However, it was only in the first years of our century that the research in social neuroscience as it was envisaged by J. Cacioppo has indeed got momentum. This was related to the research by Eleanor Maguire and colleagues on London taxi drivers. The researchers have observed that the taxi drivers in London have significantly larger gray matter volume in their hippocampi in comparison to both bus drivers and the general population of London. Hippocampus is a part of the brain which, as it has been known already since the 1970s, is responsible, among other things, for spatial orientation and navigation using so-called mental maps. Maguire and colleagues have demonstrated that the gray matter volume in the hippocampi of the taxi drivers is directly correlated with the length of time the drivers practiced their trade. They concluded, therefore, that the increase of gray matter in the hippocampi of taxi drivers represents a plastic adaptation of their brains to the task of effective navigation in London, the task they frequently face due to their trade as taxi drivers, that is due to social reasons. In other words, Maguire and colleagues managed to demonstrate that the socially bound and socially induced experience can literally shape human brains in the course of life.
The publications by Maguire and her group were followed by an avalanche of research on how different aspects of social realm influence structure and functioning of the human brain. Several research directions, each having its own research agenda, problems and methodological approaches, have rapidly crystallized. The examples are Neurolinguistics (a study of the impact of different languages with particular grammars and/or the situation of multilinguism on the brain), socioeconomic neuroscience (a study of the impact of social and/or economic stress and inequality on the brain), and several others. Of course, such an important aspect of sociality as culture also could not be ignored and a special direction of research called Neuroanthropology or Cultural Neuroscience has rapidly branched and started its development.
The birth of Cultural Neuroscience. The first attempts to build a theory and a research program for the new discipline
Although empirical research on the impact of culture on the human brain started soon after the seminal publications of Maguire and colleagues, it was not until the middle of the 2000s that the terms “Cultural Neuroscience” and “Neuroanthropology” were coined to designate this direction of research. The first formal definition of Cultural Neuroscience I am aware of was proposed by Chiao and Ambady in their chapter for the Handbook of Cultural Psychology (edited by Kitayama and Cohen) published in 2007. These authors describe Cultural Neuroscience as an empirical research on mechanisms through which culture, brain and genes mutually constitute and shape each other. In 2008, Robert Turner and Charles Whitehead published a paper containing the first attempt to outline the theoretical foundation and methodological basis of the new discipline.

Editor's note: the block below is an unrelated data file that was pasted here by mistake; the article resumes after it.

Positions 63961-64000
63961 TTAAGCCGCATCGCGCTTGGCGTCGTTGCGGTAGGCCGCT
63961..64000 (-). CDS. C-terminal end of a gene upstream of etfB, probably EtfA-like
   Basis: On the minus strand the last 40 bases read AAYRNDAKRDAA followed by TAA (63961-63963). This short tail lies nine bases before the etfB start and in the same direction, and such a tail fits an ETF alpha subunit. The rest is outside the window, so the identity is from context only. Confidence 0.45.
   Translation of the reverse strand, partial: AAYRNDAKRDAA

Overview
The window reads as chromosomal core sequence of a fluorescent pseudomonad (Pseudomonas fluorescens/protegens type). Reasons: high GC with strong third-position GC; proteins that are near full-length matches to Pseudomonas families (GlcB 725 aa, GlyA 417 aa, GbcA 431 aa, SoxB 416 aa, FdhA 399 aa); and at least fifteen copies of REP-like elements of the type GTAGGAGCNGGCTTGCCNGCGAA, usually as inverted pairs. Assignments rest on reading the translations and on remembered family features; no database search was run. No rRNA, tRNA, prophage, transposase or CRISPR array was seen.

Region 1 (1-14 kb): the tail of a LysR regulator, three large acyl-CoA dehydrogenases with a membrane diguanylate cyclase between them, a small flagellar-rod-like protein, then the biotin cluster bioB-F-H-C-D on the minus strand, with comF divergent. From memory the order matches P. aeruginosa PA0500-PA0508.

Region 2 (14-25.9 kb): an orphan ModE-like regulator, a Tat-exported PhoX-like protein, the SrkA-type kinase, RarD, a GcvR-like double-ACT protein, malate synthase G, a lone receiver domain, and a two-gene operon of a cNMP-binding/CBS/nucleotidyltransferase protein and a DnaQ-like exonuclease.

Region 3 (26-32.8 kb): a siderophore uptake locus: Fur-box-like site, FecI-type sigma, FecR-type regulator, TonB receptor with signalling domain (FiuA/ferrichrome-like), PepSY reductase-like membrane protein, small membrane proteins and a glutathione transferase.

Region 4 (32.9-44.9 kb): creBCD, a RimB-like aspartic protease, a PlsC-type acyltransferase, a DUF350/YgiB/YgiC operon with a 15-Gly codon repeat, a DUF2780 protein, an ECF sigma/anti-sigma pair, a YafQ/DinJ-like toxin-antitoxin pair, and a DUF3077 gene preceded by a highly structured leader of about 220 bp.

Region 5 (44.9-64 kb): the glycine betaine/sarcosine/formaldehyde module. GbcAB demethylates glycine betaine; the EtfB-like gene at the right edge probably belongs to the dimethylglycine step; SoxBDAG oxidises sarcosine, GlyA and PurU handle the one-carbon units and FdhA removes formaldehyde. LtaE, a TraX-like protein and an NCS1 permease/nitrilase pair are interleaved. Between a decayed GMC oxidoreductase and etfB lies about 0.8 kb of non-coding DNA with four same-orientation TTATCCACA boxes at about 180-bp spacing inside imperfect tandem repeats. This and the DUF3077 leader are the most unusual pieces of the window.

In their paper Turner and Whitehead make use of the concept of collective representations first introduced by Emil Durkheim more than a century ago. In accordance with Durkheim, collective representations are phenomena that objectively exist only because a sufficiently big group of people believe that they do. These include religion, money, laws, customs, etc. Their objective existence is proved by their ability to shape human behavior. Turner and Whitehead note that in order to start shaping human behavior, collective representations should be internalized by all members of the society. In other words, the collective representations should become a part of individual knowledge and skills of every member of the society. As it has been demonstrated by Maguire, since practicing certain complexes of knowledge and skills on every-day basis leads to certain changes in the brain, internalizing collective representations should be the main channel through which culture influences the brain. On the other hand, the neural changes produced can further influence cognitive process by making it easier to learn and process some kinds of information rather than other kinds. This can produce a backward effect on the collective representations and through them on culture. To make it short, culture and the brain mutually shape each other through collective representations.